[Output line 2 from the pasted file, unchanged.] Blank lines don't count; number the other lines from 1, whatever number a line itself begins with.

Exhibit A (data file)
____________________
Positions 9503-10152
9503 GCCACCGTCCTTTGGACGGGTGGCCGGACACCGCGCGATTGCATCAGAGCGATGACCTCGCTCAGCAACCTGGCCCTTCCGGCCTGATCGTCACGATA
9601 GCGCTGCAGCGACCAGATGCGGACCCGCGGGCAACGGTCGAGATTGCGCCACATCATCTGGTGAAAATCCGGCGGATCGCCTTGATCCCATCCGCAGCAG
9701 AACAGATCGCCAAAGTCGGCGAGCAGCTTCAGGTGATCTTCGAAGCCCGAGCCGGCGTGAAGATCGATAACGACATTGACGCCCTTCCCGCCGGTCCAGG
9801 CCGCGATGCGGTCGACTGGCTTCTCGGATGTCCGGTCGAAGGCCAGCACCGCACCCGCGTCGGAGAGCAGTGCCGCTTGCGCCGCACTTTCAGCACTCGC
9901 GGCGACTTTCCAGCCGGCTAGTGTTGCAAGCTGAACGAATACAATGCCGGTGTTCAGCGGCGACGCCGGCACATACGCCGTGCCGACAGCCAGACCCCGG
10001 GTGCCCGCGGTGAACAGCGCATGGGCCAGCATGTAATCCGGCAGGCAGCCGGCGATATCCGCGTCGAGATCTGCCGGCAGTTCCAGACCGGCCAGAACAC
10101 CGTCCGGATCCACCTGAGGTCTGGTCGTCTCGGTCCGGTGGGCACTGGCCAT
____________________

9503 GCCACCGTCCTTTGGACGGGTGGCCGGACACCGCGCGATTGCATCAGAGCGATGACCTCGCTCAGCAACCTGGCCCTTCCGGCCTGATCGTCACGATA